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U.S. Has Few Options Against Venezuela's Chavez
Wed Mar 17, 2004 02:33 PM ET
By Pablo Bachelet
WASHINGTON (Reuters) - The Bush administration has few, if any, options against Venezuelan leader Hugo Chavez, who is using increasingly strident anti-U.S. rhetoric and openly working to scuttle a referendum on his rule which Washington backs, analysts said.
"I just don't see that there's much that countries of this hemisphere or the United States (are) going to do aside for some verbal bombast perhaps," said Peter Hakim, who heads the Inter-American Dialogue, a Washington think-tank.
In the latest insult to U.S. policy, Chavez Tuesday said he would not recognize the new government in Haiti, set up with U.S. involvement, and invited ousted President Jean-Bertrand Aristide to Venezuela. The White House partly blames Aristide for Haiti's crisis and facilitated his departure last month.
Chavez, who survived a brief coup in 2002, has called President Bush "stupid" and accused the United States of plotting to overthrow him. He actively courts U.S. foes like Cuba and Iran.
Venezuela is the fourth largest supplier of crude oil to the United States and Washington has a big interest in having a stable and friendly government in the Latin American state.
For his actions to undermine democratic moves to oust him, Chavez could potentially face expulsion from the Organization of American States, under the regional body's Democratic Charter. But that is unlikely to happen, experts say.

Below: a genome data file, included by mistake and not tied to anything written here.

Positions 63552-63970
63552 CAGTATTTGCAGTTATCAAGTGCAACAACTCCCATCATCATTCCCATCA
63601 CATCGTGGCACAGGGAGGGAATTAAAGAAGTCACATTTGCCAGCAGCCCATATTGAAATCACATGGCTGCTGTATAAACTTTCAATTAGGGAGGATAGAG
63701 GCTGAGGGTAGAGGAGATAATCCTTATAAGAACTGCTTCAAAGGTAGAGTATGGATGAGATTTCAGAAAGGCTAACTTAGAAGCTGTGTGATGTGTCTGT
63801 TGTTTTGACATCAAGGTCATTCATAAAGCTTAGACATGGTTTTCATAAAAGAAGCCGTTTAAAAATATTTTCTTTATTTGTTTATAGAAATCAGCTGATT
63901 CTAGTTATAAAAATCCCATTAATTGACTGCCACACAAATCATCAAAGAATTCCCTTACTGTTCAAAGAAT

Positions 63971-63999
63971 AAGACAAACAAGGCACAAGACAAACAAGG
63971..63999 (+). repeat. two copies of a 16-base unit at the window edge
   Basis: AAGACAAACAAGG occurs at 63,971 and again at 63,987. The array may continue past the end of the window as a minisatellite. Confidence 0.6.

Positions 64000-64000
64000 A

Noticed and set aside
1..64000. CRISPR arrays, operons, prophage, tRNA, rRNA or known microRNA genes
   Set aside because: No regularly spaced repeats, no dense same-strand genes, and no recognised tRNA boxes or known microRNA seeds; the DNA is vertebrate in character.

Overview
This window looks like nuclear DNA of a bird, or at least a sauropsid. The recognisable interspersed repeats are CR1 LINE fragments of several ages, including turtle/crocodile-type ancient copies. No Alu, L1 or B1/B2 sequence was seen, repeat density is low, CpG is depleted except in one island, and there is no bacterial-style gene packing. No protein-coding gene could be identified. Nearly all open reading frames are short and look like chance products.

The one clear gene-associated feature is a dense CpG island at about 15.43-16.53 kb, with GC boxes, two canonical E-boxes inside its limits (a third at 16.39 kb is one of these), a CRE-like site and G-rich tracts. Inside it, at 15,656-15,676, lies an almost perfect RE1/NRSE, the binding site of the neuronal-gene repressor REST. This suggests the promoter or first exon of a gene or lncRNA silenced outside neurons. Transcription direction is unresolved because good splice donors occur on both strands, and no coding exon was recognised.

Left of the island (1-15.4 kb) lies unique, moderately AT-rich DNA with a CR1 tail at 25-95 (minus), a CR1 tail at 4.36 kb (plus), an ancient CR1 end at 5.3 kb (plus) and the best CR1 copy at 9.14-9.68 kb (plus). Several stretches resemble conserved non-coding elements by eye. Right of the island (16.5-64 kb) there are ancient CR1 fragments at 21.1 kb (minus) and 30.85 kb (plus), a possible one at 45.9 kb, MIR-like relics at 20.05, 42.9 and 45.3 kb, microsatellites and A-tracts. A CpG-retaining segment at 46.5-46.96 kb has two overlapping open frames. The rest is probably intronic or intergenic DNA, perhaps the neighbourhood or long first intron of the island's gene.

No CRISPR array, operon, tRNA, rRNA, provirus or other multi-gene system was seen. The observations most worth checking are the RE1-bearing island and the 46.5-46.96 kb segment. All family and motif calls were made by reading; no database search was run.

EROSION OF DEMOCRACY
One problem is that Chavez has resorted to a "continued erosion, a decay" of the Venezuelan democratic order, rather than an outright rupture contemplated by the Charter, said Hakim, adding that the press is still free in Venezuela and Chavez is not imprisoning political foes.
"It's just very hard to develop a conceptual basis for national collective action against governments like Venezuela," he said.
One option open to Washington would be to squeeze Chavez with economic sanctions and condemnations, but even that "would not be very fruitful," said Felix Martinez, of Florida International University. He noted that such a policy had failed to remove Fidel Castro from power.
"The policy should be to engage Venezuela more directly, to exert international public opinion pressure on Venezuela," he said, adding the U.S. should lead a multilateral effort with Latin American states to exert pressure on Venezuela.
Miguel Diaz, with the Washington-based Center for Strategic International Studies, doubts that Chavez is susceptible to outside pressure.
Short of an outright U.S. invasion, which is "not even in the realm of consideration," Diaz suggests holding top Venezuelan officials and Chavez himself accountable to any human rights violations, much the same way the U.S. arrests corrupt Latin American officials who seek refuge in Miami.
U.S. officials say Chavez has been working with Castro to dislodge elected governments in Latin America and that he is at best a reluctant collaborator in the fight to keep Colombia's armed groups out of the border regions with Venezuela.
He appears to be gaining the upper hand in his fight, using legal challenges and technicalities, to stop a bid by the opposition to force a mid-term referendum on his rule, despite opposition claims that they have more than the 2.4 million signatures needed to force a vote.
Chavez says many of those signatures were fraudulent.
Chavez is a "democratically elected president ... who seems to be systematically dismantling democracy and turning Venezuela into an authoritarian government," said Eric Farnsworth of the Council of the Americas.